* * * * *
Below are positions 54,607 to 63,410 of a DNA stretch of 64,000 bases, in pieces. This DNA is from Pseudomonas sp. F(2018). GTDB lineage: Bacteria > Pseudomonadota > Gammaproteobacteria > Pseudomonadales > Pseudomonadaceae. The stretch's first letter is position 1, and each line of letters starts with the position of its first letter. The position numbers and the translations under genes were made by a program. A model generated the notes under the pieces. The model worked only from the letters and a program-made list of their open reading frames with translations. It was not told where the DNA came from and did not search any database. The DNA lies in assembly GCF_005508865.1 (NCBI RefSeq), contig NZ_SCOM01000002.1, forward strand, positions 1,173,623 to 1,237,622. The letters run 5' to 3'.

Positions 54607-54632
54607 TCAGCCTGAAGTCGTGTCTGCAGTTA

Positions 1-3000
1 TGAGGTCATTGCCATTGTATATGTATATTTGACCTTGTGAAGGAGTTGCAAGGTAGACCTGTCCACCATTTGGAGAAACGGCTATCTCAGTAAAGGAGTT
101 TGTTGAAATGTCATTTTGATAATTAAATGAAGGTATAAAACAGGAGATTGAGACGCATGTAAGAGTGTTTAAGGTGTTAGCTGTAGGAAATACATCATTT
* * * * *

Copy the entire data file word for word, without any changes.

Below are positions 54,607 to 63,410 of a DNA stretch of 64,000 bases, in pieces. This DNA is from Pseudomonas sp. F(2018). GTDB lineage: Bacteria > Pseudomonadota > Gammaproteobacteria > Pseudomonadales > Pseudomonadaceae. The stretch's first letter is position 1, and each line of letters starts with the position of its first letter. The position numbers and the translations under genes were made by a program. A model generated the notes under the pieces. The model worked only from the letters and a program-made list of their open reading frames with translations. It was not told where the DNA came from and did not search any database. The DNA lies in assembly GCF_005508865.1 (NCBI RefSeq), contig NZ_SCOM01000002.1, forward strand, positions 1,173,623 to 1,237,622. The letters run 5' to 3'.

Positions 54607-54632
54607 TCAGCCTGAAGTCGTGTCTGCAGTTA

Positions 1-3000
1 TGAGGTCATTGCCATTGTATATGTATATTTGACCTTGTGAAGGAGTTGCAAGGTAGACCTGTCCACCATTTGGAGAAACGGCTATCTCAGTAAAGGAGTT
101 TGTTGAAATGTCATTTTGATAATTAAATGAAGGTATAAAACAGGAGATTGAGACGCATGTAAGAGTGTTTAAGGTGTTAGCTGTAGGAAATACATCATTT